Sandy Saunders was just 22 years old when his aircraft crashed and caught fire. On impact, he was knocked unconscious and awoke surrounded by flames. Sandy miraculously freed himself from the wreckage and was subsequently treated at East Grinstead Hospital for severe burns across his face and body.
In the early years of the war, Sandy worked in gun laying radar with the Royal Electrical and Mechanical Engineers but later retrained as a Glider Pilot.
On a training exercise in 1945, the Tiger Moth he was flying lost control while attempting a landing due to heavy cross winds. The aircraft crashed and caught fire, killing the navigator instantly.
Sandy was knocked unconscious but eventually came to and crawled from the fuselage.
Sandy said: "I was knocked out when I hit the ground and I came to with the whole aircraft in flames...the chap who was in the front cockpit, who was acting as navigator, died instantly."
"I suppose climbing out of an inferno of a burning small plane was just an act of God."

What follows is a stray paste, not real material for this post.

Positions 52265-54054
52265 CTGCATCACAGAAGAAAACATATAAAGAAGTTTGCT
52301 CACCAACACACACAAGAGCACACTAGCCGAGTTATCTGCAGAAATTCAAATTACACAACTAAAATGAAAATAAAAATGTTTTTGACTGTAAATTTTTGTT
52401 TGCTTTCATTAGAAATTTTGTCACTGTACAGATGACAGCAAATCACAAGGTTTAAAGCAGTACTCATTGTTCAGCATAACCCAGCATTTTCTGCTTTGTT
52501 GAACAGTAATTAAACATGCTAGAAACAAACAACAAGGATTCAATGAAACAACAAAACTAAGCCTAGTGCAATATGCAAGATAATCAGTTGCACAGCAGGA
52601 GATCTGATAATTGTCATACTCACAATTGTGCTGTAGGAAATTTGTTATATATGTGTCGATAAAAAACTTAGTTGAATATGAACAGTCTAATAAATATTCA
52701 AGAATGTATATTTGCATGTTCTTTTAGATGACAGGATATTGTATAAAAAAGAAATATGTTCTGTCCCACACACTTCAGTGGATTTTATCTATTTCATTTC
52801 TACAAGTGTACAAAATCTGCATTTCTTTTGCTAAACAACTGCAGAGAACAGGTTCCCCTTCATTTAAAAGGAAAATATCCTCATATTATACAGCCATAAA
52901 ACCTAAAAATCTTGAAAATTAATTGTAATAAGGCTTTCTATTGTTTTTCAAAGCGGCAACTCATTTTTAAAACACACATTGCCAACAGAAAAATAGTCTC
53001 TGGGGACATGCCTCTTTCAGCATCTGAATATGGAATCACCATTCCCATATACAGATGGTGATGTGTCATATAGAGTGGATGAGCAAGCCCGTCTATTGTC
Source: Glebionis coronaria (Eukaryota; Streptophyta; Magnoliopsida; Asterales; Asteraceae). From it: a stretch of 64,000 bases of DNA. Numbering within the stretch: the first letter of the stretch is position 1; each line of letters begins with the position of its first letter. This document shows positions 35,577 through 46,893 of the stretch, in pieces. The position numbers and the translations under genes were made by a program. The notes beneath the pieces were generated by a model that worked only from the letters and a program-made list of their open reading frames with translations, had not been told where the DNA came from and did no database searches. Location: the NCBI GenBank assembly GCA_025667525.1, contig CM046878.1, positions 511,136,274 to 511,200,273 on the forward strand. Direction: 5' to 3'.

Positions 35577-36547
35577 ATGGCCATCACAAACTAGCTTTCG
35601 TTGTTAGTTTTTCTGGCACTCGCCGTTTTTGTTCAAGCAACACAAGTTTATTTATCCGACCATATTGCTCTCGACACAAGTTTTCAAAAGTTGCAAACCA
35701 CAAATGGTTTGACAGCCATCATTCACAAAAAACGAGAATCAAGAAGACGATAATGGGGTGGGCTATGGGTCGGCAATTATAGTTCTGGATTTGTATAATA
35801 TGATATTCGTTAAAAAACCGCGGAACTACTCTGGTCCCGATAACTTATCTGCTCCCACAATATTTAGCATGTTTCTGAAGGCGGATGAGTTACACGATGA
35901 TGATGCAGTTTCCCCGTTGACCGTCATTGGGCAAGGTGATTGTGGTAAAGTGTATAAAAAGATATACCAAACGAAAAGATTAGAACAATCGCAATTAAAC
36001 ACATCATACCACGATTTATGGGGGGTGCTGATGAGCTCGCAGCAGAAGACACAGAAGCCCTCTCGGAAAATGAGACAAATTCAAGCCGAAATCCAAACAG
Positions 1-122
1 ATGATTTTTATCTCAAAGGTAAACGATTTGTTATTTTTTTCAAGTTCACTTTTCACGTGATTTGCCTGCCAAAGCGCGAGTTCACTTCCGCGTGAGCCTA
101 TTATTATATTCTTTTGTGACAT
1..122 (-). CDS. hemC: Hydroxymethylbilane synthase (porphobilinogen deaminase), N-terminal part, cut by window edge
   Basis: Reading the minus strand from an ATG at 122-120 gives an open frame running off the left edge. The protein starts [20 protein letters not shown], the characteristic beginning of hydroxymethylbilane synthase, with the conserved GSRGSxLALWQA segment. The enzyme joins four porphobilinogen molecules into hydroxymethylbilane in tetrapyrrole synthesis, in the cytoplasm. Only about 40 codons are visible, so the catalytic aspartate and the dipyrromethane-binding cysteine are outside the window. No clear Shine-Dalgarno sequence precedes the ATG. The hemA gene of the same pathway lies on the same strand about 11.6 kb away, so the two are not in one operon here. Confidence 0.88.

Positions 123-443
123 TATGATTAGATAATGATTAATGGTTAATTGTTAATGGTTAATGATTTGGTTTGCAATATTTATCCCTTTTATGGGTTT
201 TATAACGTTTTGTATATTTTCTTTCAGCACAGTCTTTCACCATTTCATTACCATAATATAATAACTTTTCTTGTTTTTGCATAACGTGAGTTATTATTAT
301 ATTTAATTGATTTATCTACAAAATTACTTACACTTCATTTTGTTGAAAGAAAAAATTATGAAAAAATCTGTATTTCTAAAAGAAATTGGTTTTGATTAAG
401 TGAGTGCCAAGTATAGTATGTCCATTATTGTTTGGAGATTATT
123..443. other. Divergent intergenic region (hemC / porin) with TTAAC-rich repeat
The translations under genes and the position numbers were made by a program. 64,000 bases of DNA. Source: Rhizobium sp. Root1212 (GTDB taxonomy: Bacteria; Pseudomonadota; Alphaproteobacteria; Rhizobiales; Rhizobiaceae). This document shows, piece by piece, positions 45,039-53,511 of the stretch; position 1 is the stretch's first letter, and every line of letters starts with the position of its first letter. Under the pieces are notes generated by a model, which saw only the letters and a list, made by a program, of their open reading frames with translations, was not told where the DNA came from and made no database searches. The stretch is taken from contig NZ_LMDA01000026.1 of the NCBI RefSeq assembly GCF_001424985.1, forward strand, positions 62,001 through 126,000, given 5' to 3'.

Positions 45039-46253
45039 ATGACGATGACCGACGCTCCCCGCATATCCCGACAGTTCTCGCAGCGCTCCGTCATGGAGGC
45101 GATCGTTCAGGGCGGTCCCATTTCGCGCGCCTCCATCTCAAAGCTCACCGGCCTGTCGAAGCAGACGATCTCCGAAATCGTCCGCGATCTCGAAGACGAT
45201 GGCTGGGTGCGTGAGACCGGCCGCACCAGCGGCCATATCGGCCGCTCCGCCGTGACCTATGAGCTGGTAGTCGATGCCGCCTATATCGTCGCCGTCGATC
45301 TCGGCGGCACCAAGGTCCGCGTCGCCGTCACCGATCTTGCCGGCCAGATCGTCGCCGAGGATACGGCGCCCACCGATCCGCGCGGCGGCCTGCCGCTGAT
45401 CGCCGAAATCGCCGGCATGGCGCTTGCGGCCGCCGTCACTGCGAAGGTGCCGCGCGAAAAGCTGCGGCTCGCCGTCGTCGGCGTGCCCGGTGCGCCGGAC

Sandy suffered 40 per cent burns to his face, legs and hands and was initially treated in Birmingham where he underwent eight or nine operations, including skin grafts to replace his eye lids.
Sandy recalls the first time he saw his reflection in hospital: "There was a mirror on the wall over the wash basin and I was just horrified by what I saw."
Unfortunately his skin grafts failed and so he sought treatment at East Grinstead where he became one of Archibald McIndoe's Guinea Pigs.
Sandy says: "We were patients with a lot in common we had uncomfortable treatment and there was always somebody worse than you were, you tended to accept your disfigurements or other problems. You could not feel sorry for yourself when you saw people who'd had 60 operations, which was commonplace, and people who had lost both legs."
In total, Sandy endured 28 operations following his accident, and his treatment by Sir Archibald inspired him to pursue a career in medicine. He retrained as a general practitioner and practised for 40 years.
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